Madru v. Commissioner of Social Security

Filing 24

ORDER granting in part 21 Motion for Attorney Fees. Signed by Jane M Virden on 7/23/13. (ncb)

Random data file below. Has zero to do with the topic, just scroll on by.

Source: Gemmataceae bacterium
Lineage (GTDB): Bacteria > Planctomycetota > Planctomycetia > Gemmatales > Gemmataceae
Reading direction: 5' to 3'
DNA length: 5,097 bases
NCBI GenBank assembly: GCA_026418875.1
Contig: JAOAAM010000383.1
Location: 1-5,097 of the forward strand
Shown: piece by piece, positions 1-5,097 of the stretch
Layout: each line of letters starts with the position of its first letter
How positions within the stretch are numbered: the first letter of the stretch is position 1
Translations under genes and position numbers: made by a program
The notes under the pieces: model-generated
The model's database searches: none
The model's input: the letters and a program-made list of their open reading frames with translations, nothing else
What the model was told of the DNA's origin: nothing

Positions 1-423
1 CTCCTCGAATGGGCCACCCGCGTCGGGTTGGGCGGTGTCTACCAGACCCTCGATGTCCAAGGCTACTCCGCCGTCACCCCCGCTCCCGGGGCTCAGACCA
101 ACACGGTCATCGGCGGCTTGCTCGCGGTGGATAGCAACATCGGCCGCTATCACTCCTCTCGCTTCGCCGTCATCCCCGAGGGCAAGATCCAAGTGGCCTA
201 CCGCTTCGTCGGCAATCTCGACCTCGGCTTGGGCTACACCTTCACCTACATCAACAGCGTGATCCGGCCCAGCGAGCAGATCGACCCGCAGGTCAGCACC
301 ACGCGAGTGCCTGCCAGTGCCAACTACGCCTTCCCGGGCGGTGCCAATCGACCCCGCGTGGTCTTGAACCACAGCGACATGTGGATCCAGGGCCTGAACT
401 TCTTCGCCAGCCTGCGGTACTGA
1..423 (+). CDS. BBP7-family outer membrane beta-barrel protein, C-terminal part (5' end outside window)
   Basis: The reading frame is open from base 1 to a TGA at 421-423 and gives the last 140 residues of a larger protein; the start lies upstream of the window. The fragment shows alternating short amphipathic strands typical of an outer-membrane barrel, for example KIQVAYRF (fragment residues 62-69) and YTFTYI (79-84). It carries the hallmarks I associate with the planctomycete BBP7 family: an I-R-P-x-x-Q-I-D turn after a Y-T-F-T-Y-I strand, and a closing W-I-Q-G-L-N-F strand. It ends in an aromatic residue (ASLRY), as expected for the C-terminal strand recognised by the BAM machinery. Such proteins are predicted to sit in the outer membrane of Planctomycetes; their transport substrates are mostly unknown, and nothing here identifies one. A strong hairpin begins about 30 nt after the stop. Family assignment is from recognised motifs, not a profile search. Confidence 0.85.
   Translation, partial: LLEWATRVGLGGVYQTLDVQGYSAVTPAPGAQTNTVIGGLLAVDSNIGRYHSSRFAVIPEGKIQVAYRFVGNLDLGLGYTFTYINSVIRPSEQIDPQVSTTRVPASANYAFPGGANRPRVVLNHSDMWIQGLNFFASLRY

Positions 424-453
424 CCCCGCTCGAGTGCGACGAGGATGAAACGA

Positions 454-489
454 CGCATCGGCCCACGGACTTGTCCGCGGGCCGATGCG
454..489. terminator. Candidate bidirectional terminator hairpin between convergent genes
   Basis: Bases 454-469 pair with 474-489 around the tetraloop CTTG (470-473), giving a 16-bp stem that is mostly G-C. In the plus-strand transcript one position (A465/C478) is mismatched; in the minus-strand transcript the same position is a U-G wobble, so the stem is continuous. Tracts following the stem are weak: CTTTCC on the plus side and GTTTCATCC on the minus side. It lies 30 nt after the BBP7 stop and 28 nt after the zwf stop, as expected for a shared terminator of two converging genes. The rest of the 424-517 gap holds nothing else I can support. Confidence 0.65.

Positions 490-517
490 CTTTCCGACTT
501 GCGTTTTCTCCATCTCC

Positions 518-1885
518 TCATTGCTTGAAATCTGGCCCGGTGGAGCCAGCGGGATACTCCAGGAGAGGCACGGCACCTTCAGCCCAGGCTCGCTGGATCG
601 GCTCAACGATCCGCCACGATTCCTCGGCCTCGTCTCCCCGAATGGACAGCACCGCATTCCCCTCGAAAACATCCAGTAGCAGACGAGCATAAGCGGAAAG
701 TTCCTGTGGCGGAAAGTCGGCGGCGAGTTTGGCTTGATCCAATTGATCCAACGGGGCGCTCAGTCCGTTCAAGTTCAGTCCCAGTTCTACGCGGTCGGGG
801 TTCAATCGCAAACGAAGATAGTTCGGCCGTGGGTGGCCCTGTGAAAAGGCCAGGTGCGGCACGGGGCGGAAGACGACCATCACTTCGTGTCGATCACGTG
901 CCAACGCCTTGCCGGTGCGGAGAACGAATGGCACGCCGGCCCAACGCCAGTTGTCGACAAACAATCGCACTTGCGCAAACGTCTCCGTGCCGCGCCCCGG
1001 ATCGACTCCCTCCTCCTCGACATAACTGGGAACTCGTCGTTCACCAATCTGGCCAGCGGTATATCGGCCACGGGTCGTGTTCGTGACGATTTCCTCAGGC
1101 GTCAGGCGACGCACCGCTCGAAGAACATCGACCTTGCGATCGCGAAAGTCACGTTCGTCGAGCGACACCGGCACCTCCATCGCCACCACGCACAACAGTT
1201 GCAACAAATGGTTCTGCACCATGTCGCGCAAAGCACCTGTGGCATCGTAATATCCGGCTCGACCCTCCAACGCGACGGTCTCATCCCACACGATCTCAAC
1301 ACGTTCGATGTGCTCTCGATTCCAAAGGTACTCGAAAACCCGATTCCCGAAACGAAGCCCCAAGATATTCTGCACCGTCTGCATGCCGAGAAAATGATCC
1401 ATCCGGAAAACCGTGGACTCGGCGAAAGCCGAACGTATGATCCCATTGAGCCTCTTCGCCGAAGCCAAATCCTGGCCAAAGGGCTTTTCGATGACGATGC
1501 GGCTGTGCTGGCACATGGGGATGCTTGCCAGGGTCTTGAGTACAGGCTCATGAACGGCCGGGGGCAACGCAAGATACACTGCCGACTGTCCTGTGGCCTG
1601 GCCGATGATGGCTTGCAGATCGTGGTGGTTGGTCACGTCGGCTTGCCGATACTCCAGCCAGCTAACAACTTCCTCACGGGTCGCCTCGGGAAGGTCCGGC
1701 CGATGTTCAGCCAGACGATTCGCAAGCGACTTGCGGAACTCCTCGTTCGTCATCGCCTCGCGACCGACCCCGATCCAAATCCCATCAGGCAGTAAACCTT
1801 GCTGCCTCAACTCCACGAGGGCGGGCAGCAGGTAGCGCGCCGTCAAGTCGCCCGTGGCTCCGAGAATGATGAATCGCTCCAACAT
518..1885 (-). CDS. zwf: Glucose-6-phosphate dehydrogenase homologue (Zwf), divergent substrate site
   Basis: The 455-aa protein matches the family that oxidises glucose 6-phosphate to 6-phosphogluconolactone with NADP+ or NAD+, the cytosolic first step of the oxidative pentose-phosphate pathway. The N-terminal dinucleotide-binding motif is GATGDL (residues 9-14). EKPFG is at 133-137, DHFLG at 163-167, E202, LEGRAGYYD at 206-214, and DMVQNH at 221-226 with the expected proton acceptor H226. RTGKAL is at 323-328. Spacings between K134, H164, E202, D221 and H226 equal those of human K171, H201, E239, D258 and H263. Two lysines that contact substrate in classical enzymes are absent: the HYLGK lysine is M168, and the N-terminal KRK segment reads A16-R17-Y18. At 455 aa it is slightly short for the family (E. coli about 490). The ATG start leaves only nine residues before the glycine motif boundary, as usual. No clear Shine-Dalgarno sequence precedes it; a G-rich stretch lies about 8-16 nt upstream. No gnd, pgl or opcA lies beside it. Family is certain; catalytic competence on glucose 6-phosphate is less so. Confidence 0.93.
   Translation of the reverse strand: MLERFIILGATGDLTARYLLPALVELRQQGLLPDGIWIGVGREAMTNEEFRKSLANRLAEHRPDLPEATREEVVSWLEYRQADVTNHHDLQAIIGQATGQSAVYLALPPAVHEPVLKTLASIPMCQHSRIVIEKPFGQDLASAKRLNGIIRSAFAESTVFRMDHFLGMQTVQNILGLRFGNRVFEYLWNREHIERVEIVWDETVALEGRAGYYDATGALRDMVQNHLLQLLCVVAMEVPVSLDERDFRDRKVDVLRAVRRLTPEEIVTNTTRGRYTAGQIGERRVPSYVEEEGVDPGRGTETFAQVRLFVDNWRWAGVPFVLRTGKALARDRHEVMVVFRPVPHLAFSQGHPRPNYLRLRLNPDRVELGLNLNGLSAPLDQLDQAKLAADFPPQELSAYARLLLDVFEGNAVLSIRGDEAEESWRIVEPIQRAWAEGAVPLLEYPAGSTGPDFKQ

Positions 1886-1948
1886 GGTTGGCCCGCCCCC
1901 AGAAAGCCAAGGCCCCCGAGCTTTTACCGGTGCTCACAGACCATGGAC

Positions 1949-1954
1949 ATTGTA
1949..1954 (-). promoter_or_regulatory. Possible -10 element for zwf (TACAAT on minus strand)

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IN THE UNITED STATES DISTRICT COURT FOR THE NORTHERN DISTRICT OF MISSISSIPPI DELTA DIVISION LISA KAY MADRU PLAINTIFF VS. CIVIL ACTION NO.: 2:12CV00189-JMV COMMISSIONER OF SOCIAL SECURITY DEFENDANT ORDER AWARDING ATTORNEY FEES Before the court is the claimant’s petition [21] for attorney fees pursuant to the Equal Access to Justice Act (“EAJA”), 28 U.S.C. § 2412, and costs from the Judgment Fund. In these proceedings, the claimant sought judicial review of the final decision of the Commissioner of Social Security, denying a claim for benefits. By Judgment [20] dated June 4, 2013, the court remanded this case to the Commissioner for further proceedings. The claimant now seeks attorney fees in the amount of $4,742.50 (representing 27.1 hours of attorney time at a rate of $175/hr) under the EAJA on the grounds that she was the prevailing party and the Commissioner’s position was not “substantially justified.” The claimant also seeks $165.00 in costs to be paid from the Judgment Fund for mileage. Additionally, the claimant requests that the sums be paid to her attorney pursuant to an assignment of EAJA fees. The Commissioner does not oppose the claimant’s request for attorney fees and mileage; however, Defendant insists that the mileage constitutes an “expense” under the EAJA and, thus, is not payable from the Judgment Fund. Additionally, the Commissioner asserts that the EAJA award should be made payable to the claimant, not her attorney. The court has considered the claimant’s motion and supporting documentation and the record of this case and finds that the fee request is reasonable. Additionally, the court has considered the applicable law and finds that the mileage expense requested by Plaintiff is appropriately payable from SSA appropriations, not the Judgment Fund. See 28 U.S.C. § 2412(d)(4) and 31 U.S.C. § 1304. Accordingly, the only remaining issue is whether the award should be paid to the claimant or to her attorney. In Astrue v. Ratliff, 130 S.Ct. 2521, 2528-29 (2010), the Supreme Court held that EAJA fees are payable to litigants. Ratliff, 130 S.Ct. at 2528.1 Therefore, based on this authority the court finds it is appropriate to direct that payment be made to the claimant.2 THEREFORE, IT IS ORDERED that the claimant’s motion for payment of attorney fees and expenses is hereby GRANTED in part, and the Commissioner shall pay the claimant a total of $4,907.50 for the benefit of her attorney. THIS, the 23rd day of July, 2013. /s/ Jane M. Virden U. S. MAGISTRATE JUDGE 1 The result is that attorney fees awards are subject to offset where the claimant has outstanding federal debts. Ratliff, 130 S.Ct. at 2528. 2 As indicated in the Commissioner’s response, however, once this order is entered and after Defendant has received confirmation that the claimant does not owe a debt to the Government, Defendant will issue payment to the claimant’s attorney pursuant to the assignment of EAJA fees. 2

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